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Chaulmoogra essential oil

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Leprosy is a disease that in its most extreme form erodes the bones and causes deformities, especially in the fingers and toes. It dates back to ancient times, and signs of this have been found in Egyptian mummies. “To smuggle leprosy spots on the skin,” suggests a medical papyrus, Adam “cooked some onions in a mixture of sea salt and urine and placed it on the spots.” Vedic texts are reminiscent of leprosy, as is the Bible, which includes elaborate purification rites and battles. In the New Testament Jesus touches the leper, and the gospel according to Matthew, “Immediately the leprosy of the man disappeared.”

There are two basic types of leprosy. The milder form, in which the human body’s immune response envelops the bacteria that cause the disease, is not contagious. The more serious form, in which bacteria move more freely in the body, can spread through the air and through skin-to-skin contact. But until quite recently, perhaps in response to the grotesque distortions they sometimes saw, people had an excessive sense of the degree of contagious leprosy. Most societies have myths about how families, including royalty, took their loved ones to the forest, placed props in a cave and left them. Until modern times, leper colonies for those suffering from this “living death” existed throughout Europe. Funeral services were held for living lepers, who often had to ring the bell when walking near other people. If lepers came to church to pray, they would often have to watch the toilet through a special leper slot,

A 20th century leper remedy came from traditional Chinese medicine, whose other remedies may include ingredients like arsenic, snakes and scorpions. The Chinese medicine is derived from the chulum tree, which originates in Thailand and is also found in Cambodia, Malaysia, Vietnam and eastern India. The tree grows from a height of 50 to 65 meters and has a thick trunk, drooping branches and long yellow leaves. Animals eat the chulmogar fruit, but it can be toxic to humans. According to one of the legends describing the discovery of the anti-leprosy powers of the Chulmogar, the king of Burma suffered from the disease. Since his doctors could do nothing for him, he transferred his chair to his son and retreated to the jungle, where he lived as a monk. There the gods advised him to eat the leaves and fruits of a tall tree with yellow leaves. Healed, returned to his family. An alternative version of this myth says that the monk king ate the leaves and fruits himself, without specific instructions from the gods.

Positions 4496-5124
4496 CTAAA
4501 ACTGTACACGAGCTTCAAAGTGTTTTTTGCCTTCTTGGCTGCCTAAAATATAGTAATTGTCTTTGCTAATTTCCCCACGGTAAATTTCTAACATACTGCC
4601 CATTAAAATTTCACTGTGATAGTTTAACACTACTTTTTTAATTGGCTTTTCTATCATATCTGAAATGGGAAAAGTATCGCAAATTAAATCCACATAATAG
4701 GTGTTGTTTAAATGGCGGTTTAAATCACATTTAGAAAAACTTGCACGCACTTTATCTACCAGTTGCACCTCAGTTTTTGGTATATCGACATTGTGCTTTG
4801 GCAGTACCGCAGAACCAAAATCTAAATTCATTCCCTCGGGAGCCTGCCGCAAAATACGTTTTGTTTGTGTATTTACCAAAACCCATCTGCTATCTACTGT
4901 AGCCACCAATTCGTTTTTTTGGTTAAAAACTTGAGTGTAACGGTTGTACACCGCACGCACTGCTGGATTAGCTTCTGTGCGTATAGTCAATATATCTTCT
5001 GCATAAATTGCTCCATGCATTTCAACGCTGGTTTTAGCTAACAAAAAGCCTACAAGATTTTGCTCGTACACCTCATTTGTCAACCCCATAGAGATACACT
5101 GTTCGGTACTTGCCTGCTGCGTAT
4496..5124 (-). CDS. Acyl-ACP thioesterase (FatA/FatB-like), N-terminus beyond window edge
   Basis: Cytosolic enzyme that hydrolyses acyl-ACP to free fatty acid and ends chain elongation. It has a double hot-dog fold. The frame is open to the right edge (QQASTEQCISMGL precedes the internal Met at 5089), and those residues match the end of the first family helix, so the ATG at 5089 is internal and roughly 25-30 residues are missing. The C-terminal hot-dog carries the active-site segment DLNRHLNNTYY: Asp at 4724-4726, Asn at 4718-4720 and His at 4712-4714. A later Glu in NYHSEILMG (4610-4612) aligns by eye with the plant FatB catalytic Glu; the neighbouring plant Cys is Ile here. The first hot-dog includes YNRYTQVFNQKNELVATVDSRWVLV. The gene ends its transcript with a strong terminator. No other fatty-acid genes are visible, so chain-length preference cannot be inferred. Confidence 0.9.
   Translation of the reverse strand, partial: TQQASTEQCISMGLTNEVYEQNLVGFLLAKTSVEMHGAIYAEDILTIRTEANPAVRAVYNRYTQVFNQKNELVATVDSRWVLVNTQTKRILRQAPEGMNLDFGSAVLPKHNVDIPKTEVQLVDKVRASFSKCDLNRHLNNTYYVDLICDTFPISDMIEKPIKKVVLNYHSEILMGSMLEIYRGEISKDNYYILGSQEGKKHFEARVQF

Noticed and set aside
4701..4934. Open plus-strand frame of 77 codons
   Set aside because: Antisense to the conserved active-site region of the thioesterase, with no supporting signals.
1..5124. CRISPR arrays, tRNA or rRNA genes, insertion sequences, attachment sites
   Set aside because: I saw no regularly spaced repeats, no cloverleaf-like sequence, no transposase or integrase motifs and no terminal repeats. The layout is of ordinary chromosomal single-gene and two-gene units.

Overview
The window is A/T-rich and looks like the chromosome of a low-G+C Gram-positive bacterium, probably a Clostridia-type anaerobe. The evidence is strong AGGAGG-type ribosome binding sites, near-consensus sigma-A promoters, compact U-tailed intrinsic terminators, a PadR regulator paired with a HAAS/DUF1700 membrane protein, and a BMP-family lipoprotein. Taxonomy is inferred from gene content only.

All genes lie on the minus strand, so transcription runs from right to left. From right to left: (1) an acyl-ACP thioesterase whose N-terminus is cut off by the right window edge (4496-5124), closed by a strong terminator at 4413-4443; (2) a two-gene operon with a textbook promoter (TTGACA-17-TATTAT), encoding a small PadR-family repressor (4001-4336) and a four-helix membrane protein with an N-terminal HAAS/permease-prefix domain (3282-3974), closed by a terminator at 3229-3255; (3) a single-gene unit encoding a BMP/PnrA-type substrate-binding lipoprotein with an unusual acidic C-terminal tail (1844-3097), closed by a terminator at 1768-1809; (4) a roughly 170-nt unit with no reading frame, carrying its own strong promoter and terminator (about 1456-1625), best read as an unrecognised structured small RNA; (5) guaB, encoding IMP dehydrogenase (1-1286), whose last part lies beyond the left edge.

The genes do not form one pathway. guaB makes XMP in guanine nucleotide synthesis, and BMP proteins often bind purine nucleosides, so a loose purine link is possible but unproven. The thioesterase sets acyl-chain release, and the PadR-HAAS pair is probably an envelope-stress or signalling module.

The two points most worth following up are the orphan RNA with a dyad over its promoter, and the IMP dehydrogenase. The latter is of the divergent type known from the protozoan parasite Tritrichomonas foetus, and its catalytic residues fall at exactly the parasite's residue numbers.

The medicine derived from the chulmogar tree is its oil, which probably came to China sometime in the 14th century along with the knowledge of how to use it. Purchasing Chalmogger oil was one of the tasks assigned to the 15th-century treasure ships. According to traditional Chinese teachings, cauliflower oil was most effective in the early stages of the disease, it could make scientific sense. The bacterium that causes leprosy has a long incubation period and can be dormant for three to five years before major symptoms appear. Bacteria may have been the most sensitive to chemicals in the oil during this dormant period.

Chaulmoogra oil also had a reputation in Asia for working on wounds, ulcers, in the early stages of tuberculosis, and rheumatism and other causes of pain. In 1853 a doctor in the British Indian Medical Service came across Hindu and Chinese writings discussing this treatment: Take 10 to 20 drops of olmographer after meals, and apply the oil directly on the skin wounds; Continuing this procedure for three months, the doctor tried this procedure on leprosy patients, found the results encouraging, and at the end of the 19th century Europeans adopted Chulmogar oil treatment. It was taken orally or injected.

The oil did not cure advanced leprosy. It provided great relief from the symptoms and often appeared to be a cure, but the disease recurred in 80 percent of cases. Taking the oil, in addition, was such a difficulty that many people decided to give up the treatment. When taken orally, it can cause nausea and irritation in the stomach. The injection is very painful because the oil is so thick. Large abscesses can form where the needle enters.

In 1873, a Norwegian researcher, Armor Hansen, isolated the bacterium that causes leprosy. (In the 1940s, people began to call Hansen’s disease to avoid the stigma associated with the word “leper.”) This discovery did not slightly change the treatment, which continued to rely on Chaulmoogra oil. But often the oil was not available because it was difficult to grow the chulamuga seeds outside the natural habitat of the plant. In the thirties of the twentieth century, chalogram trees were grown around leper colonies to obtain oils of constant strength and quality. The plant also works in Africa. No alkaloid or other active element has ever been found in Chaulmoogra oil, which is 49 percent hydrochloric acid. This acid is probably what kills the bacteria that cause leprosy, although there are also about half a dozen other acids. The use of chaulmuga oil was discontinued in the 1940s, when the anti-bacterial chemical drug was proven to be effective against leprosy.

Depson prevented the growth of bacteria that cause leprosy but did not kill them. It continues to be used in combination with rifampin and other antibiotics. Multi-drug treatment for leprosy is currently used. Such reliance on more than one drug becomes much more common (see Chapter 8) because disease-causing organisms develop resistance to modern drugs built around a single active factor. Chaulmoogra trees, once threatened when valued in their own oil, still grow in the wild.

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